- Thu Apr 02, 2020 5:29 pm
I learned to program in Autolisp years ago, and in SketchUp I became really competent in building dynamic components.
Now I use Archicad, I have GDL. However - this is just not an acceptable solution for ordinary users. Honestly, there are so few objects available by comparison with Revit or Sketchup.
Here is an example - Data cabinets. I downloaded one from BIMObject and found basically an imported Solidworks object with a ridiculous polygon count, and a load of standard parameters to edit. Try downloading things like hand driers, taps and furniture - it's ridiculous. The BIMobject guys seem to have no understanding whatsoever what BIM is for.
Commercial gates are another example of stuff we ought to have.
The reason we don't have enough good parametric objects is because GDL is much too inaccessible.
I think an approach is required which allows interested users to learn a little and be able to build properly parametric objects.
Something like the SketchUp Dynamic Component approach would be perfect. I tried Library Part Maker, but it's far too much effort for static components. Let's be honest, most of us probably want to build dynamic parametric components. Creating objects is easy enough if you don't want to mess around with levels of detail.
SketchUp DCs use the principle of manipulating instances or predefined geometry. You can stretch, rotate and array them and very quickly and effectively build properly parametric objects without having to define the geometry point by point. I have built dynamic windows and wall panelling with different patterns and options for skirtings and mouldings. Everything is based on arrays of instances of predefined geomteric components, most of which are arrays of simple cubes with the dimensions modified.
It ought to be possible to create a web-based application simply for building Archicad components. After all - you only need a small subset of Archicad's tools. There is a web-based version of SketchUp, so it shouldn't be *that* difficult. It could even export IFC components for other applications.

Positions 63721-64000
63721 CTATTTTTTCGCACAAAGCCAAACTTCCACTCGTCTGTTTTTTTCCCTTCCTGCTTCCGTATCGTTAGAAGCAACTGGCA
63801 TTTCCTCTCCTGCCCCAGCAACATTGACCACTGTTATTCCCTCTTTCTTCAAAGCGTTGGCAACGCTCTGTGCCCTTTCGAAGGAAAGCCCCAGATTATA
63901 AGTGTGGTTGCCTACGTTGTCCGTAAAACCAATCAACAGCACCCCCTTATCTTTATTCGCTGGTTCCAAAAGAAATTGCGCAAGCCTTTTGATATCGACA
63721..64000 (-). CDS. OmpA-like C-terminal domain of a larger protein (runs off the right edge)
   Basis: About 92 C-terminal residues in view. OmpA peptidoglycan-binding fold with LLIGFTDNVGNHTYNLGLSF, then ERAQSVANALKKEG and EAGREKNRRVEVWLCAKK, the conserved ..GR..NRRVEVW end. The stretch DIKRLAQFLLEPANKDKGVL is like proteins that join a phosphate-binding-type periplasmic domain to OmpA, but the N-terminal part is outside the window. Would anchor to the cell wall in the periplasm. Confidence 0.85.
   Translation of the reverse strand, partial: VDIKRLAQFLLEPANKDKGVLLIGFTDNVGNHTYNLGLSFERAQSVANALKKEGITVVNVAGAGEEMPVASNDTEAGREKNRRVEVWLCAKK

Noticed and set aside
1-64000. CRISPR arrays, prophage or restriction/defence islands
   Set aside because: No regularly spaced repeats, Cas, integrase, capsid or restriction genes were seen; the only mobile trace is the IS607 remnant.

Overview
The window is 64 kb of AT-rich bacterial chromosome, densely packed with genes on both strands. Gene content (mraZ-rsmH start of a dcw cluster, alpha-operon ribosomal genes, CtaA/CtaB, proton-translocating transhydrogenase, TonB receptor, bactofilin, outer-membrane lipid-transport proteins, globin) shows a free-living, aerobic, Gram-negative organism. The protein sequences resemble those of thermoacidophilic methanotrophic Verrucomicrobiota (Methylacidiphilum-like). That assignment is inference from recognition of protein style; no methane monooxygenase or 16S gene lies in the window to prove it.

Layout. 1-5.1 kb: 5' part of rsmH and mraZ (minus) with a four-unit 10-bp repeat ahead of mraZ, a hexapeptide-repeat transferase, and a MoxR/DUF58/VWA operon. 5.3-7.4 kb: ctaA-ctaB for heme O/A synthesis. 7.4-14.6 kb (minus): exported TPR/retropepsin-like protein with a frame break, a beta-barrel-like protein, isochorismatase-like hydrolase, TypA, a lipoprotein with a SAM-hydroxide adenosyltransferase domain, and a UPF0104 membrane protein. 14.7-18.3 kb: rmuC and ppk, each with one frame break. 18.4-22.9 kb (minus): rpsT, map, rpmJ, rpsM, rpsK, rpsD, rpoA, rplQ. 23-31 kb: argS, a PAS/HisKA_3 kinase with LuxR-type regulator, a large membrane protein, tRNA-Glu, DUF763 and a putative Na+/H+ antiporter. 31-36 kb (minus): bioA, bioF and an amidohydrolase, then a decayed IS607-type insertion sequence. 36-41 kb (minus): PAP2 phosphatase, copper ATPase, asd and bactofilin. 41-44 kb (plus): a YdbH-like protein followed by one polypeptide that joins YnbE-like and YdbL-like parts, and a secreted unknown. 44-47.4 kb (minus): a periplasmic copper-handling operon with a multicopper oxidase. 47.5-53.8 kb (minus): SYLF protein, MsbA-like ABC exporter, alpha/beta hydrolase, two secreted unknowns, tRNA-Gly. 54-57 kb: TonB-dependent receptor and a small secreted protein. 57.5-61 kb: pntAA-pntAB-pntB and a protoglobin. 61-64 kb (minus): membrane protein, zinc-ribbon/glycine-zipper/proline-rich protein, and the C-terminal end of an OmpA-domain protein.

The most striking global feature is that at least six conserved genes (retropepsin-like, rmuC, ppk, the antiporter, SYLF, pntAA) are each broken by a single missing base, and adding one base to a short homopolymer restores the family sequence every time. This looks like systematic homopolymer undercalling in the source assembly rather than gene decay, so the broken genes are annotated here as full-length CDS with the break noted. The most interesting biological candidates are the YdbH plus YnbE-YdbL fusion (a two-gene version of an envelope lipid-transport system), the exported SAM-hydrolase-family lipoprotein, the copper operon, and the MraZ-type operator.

A web application avoids all the tedious updates and installation that we normally have, and avoids the cross-platform complexity.
You could also have a efficient workflow which takes you through building your 3D object, your 2D representation, modifying levels of detail, and adding parameters. This could also be a separate application done by a standalone team, that simply adds a front end to building traditional GDL objects.
GDL in itself is fine. Nothing at all wrong with it - it's just not a tool for over 90% of users. We need a front end that is sensible, intuitive, and accessible.
Grasshopper is another complicated solution to the problem. We should not have to download another expensive standalone 3d modeller to build Archicad objects.
Come on guys, there is a really easy solution to this. Look at Sketchup DCs and improve on that approach.
The attached screenshot shows what the UI looks like.
You create/select named components, and define the origin point.
Then in the sections under the main definition, you control the copies, dimensions, position and rotation.
Arraying is done by setting the position variable. Supposing you want the user to input the number of copies (or derive them from the dimensions inputted) you use this to set the number of copies, and position is something like in (say) the X position box, as
If you want an offset, you could use:
It's actually pretty straightforward.
If you look at the screenshot, next to some of the variables, you have a little dialog icon. Click on this and you have an option to configure user input like this:
Of course the UI is a lot simpler than Archicad, but the approach I think is valid.
The point is that with a really simple UI and input dialogs, you can build some really useful complex parametric objects, and it's so much easier than GDL